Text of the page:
The Chris Gayle issue raises the matter of cultural values versus universal values. In other words, why should we as Jamaican men be imprisoned by the scruples of Australian or British society? Who says we have to ape feminist North American definitions of sexism? Many Jamaican men are now saying what ‘these people’ want us men not to be able to even say hello to a woman or try to get a date without being accused of sexual harassment!
Our own long-awaited sexual harassment bill is now in Parliament. It will be a culture shock to Jamaican men who see as their (our) right to say anything, anywhere to any woman. As long as it’s not a man we’re saying it to, it’s okay. In this bill, it says that no one in any institution may engage in sexual advances to anyone. Sexual advance is defined as not just physical contact or touch but also sexually coloured remarks or sexual innuendos (what’s that? some would ask), sexual suggestions or the showing of pornography.
The bill deems punishable by law “the making of any sexual advance towards a person by another person which is reasonably regarded as unwelcome, offensive or humiliating by the person towards whom the sexual advance is made”. Men will quickly point to the likelihood of this law being used by “malicious, lying and wicked women” to frame men.
All sorts of apocalyptic scenarios will be concocted at the contemplation of this law, but its enactment will represent an advance for women’s rights in particular.
No one is restricting Gayle’s right to be promiscuous or to have ‘nuff gyal’ or ‘gyal inna bungle’. If he wants to sleep with 20 women a day when he is not playing Twenty20 cricket, that’s his business or right. But he has no right to be begging dates, calling professional journalists “baby” and engaging in other solicitous gestures.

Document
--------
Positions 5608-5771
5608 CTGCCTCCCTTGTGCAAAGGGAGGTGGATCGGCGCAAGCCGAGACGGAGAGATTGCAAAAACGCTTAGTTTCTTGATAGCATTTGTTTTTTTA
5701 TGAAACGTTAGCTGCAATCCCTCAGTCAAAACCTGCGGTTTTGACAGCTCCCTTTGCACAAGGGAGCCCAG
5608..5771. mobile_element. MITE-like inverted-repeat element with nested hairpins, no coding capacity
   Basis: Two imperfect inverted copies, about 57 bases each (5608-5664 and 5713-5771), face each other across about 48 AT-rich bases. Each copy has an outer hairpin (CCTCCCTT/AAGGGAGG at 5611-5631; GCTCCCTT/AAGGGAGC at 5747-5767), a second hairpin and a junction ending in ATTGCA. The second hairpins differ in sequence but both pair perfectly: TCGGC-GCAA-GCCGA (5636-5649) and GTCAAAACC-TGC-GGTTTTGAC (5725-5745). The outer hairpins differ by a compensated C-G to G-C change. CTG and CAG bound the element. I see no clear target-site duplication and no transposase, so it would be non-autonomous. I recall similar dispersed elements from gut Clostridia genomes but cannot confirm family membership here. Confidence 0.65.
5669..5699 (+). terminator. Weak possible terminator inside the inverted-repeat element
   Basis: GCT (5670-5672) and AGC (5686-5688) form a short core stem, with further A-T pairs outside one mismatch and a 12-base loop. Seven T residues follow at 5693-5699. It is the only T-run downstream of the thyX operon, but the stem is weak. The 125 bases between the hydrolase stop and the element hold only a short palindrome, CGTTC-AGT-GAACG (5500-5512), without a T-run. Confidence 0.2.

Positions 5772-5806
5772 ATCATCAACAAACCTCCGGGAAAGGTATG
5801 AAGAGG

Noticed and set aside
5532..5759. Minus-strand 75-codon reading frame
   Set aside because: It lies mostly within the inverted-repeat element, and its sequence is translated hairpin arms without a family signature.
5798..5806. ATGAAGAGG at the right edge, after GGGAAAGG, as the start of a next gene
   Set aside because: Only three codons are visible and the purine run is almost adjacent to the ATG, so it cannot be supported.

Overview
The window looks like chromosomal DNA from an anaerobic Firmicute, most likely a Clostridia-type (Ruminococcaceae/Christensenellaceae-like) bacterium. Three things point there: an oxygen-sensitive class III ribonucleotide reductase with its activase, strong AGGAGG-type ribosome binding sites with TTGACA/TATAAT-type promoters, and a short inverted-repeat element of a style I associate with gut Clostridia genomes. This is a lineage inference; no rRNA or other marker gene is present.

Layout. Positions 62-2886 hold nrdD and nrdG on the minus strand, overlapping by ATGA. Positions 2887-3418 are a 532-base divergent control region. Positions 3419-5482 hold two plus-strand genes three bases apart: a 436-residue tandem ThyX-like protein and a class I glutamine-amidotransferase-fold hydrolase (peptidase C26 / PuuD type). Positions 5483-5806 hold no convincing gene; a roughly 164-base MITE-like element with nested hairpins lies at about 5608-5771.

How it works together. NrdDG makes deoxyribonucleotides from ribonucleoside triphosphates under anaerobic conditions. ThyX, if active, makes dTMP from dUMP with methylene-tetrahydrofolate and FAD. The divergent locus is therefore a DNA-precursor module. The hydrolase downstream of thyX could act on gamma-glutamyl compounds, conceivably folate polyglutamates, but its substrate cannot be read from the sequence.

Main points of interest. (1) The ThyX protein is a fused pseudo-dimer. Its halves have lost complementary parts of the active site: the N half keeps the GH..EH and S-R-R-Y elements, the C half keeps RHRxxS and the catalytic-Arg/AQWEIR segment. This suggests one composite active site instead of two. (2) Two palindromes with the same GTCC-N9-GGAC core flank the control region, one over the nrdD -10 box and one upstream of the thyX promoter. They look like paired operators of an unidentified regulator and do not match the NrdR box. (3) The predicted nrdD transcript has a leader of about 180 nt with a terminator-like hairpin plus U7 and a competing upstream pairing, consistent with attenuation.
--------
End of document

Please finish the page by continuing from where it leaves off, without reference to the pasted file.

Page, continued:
The people of Australia are telling us Jamaicans that if we allow him to do that to our female journalists, they are not going to allow that in their civilised, rights-respecting country.
That failed television broadcaster Piers Morgan had a convoluted article in the Mail Online on Thursday decrying the hypocrisy of those who did not condemn Maria Sharapova and Ellen DeGeneres for their objectification of men on television. But an argument for consistency is not a justification for bad behaviour. As we were taught in early life, two wrongs don’t make a right. That’s elementary.
That Gleaner editorial of Wednesday had some important points. “Gayle failed to appreciate that a cricket ground is part of a sport reporter’s work environment and that civil and professional courtesy and protocol should be adhered to in such circumstances.
We don’t presume to instruct Chris Gayle on his romantic pursuits in private. However, when reporters or others are operating in their professional capacity, such advances are anathema.” Chris Gayle defenders have no rational answer to that.
Talking about racism, hypocrisy or ulterior motives for wanting to disparage Chris might all be valid points, but they miss the point that Gayle was out of order and was properly fined and excoriated for his egregious wrong. He must not get away with such bad behaviour. I bet you he will never do that again.
Never. And he gave no real apology or showed that he understood the gravity of what he did. He should be embarrassed that he thought such crude behaviour was a joke.
I ask our macho, ‘bun-a-fire-pon-homosexual’ men: How would you feel if a homosexual interviewee were flirting with you, complimenting your eyes, good looks and inviting you out on a date while you were doing your job? When you think of how that would feel, perhaps you can feel how a woman feels about unwelcome sexual advances; especially when they are just trying to earn an honest bread rather than sit home and depend on a rich man like Gayle to feed her.
- Ian Boyne is a veteran journalist working with the Jamaica Information Service. Email feedback to firstname.lastname@example.org and email@example.com.